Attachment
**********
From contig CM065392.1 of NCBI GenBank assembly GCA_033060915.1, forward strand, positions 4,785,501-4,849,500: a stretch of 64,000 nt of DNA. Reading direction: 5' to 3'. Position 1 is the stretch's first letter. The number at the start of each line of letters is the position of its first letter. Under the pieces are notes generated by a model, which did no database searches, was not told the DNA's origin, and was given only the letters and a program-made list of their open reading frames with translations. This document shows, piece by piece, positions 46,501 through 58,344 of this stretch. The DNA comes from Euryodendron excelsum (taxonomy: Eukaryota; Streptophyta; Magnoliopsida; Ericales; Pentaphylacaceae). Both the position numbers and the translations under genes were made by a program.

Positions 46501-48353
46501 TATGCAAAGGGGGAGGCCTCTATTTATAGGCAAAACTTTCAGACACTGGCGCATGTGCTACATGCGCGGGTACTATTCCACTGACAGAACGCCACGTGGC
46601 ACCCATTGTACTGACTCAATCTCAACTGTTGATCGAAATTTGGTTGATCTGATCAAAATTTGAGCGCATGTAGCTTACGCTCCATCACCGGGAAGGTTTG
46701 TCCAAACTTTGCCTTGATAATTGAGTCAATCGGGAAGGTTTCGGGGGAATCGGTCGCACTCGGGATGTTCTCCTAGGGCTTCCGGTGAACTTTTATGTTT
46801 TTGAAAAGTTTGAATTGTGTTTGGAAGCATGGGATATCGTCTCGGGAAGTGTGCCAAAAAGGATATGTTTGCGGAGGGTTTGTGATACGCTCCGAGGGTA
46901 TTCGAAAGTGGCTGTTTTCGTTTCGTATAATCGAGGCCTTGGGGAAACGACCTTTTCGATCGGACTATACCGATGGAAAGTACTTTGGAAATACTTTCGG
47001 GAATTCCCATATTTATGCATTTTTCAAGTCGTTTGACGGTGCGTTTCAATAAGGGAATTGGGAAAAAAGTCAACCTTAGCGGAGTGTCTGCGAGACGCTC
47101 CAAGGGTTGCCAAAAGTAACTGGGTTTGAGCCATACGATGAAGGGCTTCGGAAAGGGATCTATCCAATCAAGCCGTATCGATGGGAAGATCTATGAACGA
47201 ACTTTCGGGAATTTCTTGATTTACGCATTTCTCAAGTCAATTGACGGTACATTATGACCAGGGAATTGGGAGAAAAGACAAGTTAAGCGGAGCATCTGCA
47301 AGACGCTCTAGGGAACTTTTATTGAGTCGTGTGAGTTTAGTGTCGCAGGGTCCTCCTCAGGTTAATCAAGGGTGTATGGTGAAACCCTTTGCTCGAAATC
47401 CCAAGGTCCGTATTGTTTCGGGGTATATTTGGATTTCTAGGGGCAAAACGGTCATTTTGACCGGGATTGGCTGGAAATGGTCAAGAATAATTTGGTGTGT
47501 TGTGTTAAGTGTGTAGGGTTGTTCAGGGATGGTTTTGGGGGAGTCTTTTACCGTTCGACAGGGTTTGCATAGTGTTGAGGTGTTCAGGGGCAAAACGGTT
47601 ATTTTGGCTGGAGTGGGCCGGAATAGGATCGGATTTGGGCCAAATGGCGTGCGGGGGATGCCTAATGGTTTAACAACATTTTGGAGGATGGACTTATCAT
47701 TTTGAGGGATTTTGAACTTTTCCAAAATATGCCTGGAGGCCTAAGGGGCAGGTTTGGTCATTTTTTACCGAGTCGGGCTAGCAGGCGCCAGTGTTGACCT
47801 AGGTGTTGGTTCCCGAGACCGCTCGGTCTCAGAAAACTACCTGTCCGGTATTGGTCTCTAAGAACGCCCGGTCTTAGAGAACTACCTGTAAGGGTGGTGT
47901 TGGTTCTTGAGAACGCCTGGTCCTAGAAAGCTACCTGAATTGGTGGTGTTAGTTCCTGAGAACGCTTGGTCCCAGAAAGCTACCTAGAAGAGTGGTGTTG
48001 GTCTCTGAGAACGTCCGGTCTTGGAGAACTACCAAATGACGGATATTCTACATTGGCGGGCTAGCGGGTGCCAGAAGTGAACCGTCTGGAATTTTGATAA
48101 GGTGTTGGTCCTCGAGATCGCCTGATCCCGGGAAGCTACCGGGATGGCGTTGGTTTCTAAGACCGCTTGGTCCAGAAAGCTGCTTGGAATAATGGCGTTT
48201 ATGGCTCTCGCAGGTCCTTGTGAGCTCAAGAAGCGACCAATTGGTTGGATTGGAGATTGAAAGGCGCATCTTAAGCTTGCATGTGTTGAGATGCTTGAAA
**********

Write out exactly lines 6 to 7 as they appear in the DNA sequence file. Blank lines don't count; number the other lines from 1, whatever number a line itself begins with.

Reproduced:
46801 TTGAAAAGTTTGAATTGTGTTTGGAAGCATGGGATATCGTCTCGGGAAGTGTGCCAAAAAGGATATGTTTGCGGAGGGTTTGTGATACGCTCCGAGGGTA
46901 TTCGAAAGTGGCTGTTTTCGTTTCGTATAATCGAGGCCTTGGGGAAACGACCTTTTCGATCGGACTATACCGATGGAAAGTACTTTGGAAATACTTTCGG